SOCIAL IMPACT EXCHANGE AND VERIS CONSULTING RELEASE STUDY ON NONPROFITS' STATUS IN SCALING IMPACT
Please join us in reading and sharing the first-of-its-kind study of nonprofits that are scaling impact – how practitioners view scaling, their motivations and readiness to grow, the strategies they are deploying to achieve scaled impact and the challenges they face in moving forward with their plans. We hope you agree that the findings are quite interesting, with very important implications for both funders and nonprofit organizations alike. Click here for The State of Scaling Social Impact: Results of a National Study of Nonprofits and to view the press release.
THE S&I 100 INDEX RECEIVES NATIONAL PRESS ATTENTION
We are excited to share that the S& I 100 Index is getting mentioned in the media, in nonprofit sector newsletters, and on philanthropic websites since its launch on November 15, 2012. Most notably, the S&I 100 and Social Impact Exchange President, Alex Rossides, was featured in a segment about Giving Tuesday that aired as part of the PBS Nightly Business Report. The Index was also profiled in a Chronicle of Philanthropy article.
To see a list of press coverage of the S&I 100 and collateral materials provided for use in promoting the Index, please visit the press page.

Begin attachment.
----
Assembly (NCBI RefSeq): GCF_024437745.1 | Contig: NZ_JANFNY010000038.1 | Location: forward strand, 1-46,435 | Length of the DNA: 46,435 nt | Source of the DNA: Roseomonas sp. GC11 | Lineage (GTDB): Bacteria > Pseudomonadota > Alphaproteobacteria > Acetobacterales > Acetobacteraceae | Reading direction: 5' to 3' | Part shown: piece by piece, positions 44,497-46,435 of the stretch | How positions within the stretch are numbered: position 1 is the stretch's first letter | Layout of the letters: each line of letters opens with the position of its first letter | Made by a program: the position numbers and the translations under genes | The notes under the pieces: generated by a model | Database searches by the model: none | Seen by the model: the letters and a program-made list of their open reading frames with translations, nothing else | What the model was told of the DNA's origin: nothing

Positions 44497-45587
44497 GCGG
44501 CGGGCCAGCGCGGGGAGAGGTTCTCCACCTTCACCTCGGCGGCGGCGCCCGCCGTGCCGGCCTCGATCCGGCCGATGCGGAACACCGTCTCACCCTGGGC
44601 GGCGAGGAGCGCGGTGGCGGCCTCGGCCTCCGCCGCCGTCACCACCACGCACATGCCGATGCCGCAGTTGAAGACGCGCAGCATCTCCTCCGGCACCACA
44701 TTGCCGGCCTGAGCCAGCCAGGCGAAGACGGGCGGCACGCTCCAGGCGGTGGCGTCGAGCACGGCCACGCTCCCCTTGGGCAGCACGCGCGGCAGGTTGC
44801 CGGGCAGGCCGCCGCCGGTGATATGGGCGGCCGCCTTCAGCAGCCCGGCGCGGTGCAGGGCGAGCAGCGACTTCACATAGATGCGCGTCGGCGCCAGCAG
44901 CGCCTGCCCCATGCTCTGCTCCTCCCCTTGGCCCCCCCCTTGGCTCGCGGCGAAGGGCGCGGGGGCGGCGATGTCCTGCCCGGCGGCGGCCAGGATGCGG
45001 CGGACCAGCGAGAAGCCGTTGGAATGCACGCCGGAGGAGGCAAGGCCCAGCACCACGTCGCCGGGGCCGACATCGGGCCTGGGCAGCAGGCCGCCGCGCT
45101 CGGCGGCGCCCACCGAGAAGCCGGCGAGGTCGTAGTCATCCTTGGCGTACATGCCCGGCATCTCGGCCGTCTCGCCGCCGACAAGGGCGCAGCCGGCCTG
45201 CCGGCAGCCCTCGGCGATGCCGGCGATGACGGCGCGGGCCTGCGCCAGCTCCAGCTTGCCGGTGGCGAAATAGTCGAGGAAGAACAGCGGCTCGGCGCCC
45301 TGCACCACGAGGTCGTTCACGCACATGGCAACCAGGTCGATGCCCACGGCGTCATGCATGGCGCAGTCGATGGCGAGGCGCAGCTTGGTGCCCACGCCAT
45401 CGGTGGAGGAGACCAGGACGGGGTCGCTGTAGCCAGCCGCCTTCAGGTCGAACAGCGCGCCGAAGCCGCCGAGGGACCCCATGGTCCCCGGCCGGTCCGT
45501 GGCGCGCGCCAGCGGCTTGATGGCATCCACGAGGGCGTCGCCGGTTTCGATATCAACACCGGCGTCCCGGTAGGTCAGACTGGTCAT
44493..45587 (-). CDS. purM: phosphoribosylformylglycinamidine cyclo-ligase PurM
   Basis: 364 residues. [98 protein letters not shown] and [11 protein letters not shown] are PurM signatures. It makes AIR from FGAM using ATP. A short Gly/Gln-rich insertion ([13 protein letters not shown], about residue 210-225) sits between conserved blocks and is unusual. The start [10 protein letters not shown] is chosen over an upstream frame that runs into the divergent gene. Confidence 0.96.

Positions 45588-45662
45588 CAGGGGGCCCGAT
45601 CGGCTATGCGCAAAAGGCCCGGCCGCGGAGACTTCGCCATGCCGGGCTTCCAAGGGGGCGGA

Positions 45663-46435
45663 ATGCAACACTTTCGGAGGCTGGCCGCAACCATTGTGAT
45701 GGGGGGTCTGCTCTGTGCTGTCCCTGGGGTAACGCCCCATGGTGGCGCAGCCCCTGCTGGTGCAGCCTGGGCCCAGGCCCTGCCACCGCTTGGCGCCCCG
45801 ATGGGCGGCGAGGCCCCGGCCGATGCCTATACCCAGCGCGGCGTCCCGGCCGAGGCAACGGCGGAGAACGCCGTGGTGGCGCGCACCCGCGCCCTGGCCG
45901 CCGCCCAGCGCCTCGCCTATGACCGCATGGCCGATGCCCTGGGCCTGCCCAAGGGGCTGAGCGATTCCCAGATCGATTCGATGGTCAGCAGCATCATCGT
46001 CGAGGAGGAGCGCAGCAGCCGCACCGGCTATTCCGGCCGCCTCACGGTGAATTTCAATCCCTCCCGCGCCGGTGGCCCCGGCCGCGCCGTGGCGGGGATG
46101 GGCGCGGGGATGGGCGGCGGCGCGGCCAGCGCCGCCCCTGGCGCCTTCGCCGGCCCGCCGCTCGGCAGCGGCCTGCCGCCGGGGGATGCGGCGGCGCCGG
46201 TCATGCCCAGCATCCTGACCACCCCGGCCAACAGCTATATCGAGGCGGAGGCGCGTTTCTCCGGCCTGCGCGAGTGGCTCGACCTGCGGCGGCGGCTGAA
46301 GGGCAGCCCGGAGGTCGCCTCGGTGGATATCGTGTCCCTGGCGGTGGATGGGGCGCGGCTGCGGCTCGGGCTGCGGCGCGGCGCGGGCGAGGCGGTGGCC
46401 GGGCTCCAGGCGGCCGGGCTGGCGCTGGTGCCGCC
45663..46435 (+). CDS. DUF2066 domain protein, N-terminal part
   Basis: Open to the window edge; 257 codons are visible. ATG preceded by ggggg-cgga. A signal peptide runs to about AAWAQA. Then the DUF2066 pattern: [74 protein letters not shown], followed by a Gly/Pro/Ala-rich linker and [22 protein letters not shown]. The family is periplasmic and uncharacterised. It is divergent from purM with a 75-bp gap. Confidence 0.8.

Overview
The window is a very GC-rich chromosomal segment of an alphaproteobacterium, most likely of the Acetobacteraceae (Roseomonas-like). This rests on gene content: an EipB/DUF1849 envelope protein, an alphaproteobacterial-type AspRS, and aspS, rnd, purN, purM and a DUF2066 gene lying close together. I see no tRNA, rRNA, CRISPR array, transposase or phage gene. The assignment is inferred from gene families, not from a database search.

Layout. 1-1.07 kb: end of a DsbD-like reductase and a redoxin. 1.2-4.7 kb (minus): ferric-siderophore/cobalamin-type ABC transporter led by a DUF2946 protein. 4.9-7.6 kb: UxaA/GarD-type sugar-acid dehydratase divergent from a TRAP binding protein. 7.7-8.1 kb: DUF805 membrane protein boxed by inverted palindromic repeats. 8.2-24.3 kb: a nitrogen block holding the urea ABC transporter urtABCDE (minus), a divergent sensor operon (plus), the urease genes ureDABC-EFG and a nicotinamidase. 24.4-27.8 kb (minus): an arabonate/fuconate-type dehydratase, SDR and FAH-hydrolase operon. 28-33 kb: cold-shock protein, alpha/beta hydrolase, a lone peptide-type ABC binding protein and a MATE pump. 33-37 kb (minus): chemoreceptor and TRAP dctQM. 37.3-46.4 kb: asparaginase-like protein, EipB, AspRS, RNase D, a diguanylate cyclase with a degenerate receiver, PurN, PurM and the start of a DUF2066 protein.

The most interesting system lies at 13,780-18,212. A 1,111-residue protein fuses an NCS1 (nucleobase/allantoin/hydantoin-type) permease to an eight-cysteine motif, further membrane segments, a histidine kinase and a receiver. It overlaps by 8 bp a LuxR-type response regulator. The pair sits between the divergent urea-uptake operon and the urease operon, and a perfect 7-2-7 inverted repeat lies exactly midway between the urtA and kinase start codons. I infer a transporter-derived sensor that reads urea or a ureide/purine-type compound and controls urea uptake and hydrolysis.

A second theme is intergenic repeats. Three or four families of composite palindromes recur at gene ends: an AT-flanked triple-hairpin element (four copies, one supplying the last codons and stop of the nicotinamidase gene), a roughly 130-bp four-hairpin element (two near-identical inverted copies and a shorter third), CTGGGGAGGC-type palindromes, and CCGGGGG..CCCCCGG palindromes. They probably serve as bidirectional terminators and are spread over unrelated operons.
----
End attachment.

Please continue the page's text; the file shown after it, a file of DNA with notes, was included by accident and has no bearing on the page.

MARKET CREATION We have learned to create the small exceptions that can change the lives of hundreds. But we have not learned how to make the exceptions the rule to change the lives of millions. — Lisbeth Schorr, Social Analyst
Social Impact Exchange members and Funder Working Groups are collaborating to develop common investment standards for conducting due diligence, providing transparent information, and reporting performance to funders.
An expert team of Exchange member, in collaboration with the Alliance for Effective Social Investment, has developed a common Due Diligence Framework for funders to use when considering a scaling investment. For the first time, this work provides a common, detailed methodology for evaluating scaling investments. The framework is geared toward program replication and practice dissemination models of scaling. Additional due diligence frameworks for policy initiatives, systems change efforts, and other models of scaling are currently being developed.